The subject “On Being Saved” is of extraordinary concern to every Christian. It is not a topic that can be ignored, avoided or treated lightly. Much of our peace of mind as Christians rests upon a clear understanding of this subject. Yet we find that people may often exhibit greater concern over their financial portfolios than they do about the health of their relationship with Christ. This must not be so with us.
A dictionary definition of “save” in a theological sense is, “to deliver from sin.” The theological definition of “salvation” is “spiritual rescue from sin and death.” This would seem easy to understand because the Bible clearly teaches that we are all sinners and, therefore, God’s judgment stands against us. We also have learned that a way has been provided to lift that judgment against us through Christ. All Christians are in agreement on this. Other religions may have different approaches to sin. Christianity is unique in presenting Christ as the only means of lifting the judgment of death from us.
Jesus said, “I am the door of the sheep. All that ever came before me are thieves and robbers: but the sheep did not hear them. I am the door: by me if any man enter in, he shall be saved” (John 10:7-9). That may seem dogmatic, but this is the message of Jesus Christ himself.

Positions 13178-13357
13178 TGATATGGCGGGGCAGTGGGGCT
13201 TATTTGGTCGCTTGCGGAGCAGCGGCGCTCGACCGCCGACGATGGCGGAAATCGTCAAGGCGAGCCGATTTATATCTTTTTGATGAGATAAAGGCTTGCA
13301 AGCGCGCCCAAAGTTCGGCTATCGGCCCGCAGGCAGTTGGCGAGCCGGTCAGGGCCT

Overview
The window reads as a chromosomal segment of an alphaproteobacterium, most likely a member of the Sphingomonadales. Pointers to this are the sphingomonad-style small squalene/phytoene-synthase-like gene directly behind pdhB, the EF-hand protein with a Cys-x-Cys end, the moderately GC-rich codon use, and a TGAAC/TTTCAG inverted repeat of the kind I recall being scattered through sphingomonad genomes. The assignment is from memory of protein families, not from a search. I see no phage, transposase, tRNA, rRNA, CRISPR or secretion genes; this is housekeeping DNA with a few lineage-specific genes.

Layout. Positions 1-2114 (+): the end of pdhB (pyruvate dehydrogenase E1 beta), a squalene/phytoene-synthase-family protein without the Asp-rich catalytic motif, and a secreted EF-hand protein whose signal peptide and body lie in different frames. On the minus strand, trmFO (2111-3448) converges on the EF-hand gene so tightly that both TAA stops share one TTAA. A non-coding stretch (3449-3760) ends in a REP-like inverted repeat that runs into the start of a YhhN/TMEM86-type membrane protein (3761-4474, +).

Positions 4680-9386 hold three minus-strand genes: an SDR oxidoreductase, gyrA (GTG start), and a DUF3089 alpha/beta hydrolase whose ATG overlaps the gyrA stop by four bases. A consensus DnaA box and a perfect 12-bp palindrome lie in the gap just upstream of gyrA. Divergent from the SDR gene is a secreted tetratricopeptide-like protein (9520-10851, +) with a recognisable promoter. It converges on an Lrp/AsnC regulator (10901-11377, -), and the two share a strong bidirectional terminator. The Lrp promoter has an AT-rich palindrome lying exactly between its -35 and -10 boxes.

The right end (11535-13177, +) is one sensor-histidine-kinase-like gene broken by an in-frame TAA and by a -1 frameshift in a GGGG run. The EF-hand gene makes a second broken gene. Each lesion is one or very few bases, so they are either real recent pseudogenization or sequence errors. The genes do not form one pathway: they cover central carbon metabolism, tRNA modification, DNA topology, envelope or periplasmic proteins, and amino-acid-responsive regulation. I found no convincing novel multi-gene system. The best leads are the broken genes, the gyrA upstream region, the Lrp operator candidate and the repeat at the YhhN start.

It is easy to use words such as “saved” and “salvation” without regard to the biblical context or some of the overriding qualifications when the entire subject is brought into focus. Anyone may quote a scripture or two, and if it is quoted long and loud enough, it is easy to come away feeling that is all that the Bible has to say. Yet the Bible is a book with many texts that are qualified by other Biblical texts. When there are over a hundred verses on “being saved” and only one or two are used, there is a danger that we may come away with an improper or inadequate view.
“Believe on the Lord Jesus Christ, and thou shalt be saved,” is a beautiful text (Acts 16:31). But what does it mean to “believe”? James tells us, “The devils also believe, and tremble” (James 2:19). Are they “saved”? No! What does it mean to be “saved”? These are questions that, hopefully, will be answered in this biblical presentation. Why did Jesus make the terms for receiving “everlasting life” so difficult for the young nobleman? Why is this so often overlooked? How can we harmonize all the Bible has to say on being “saved”?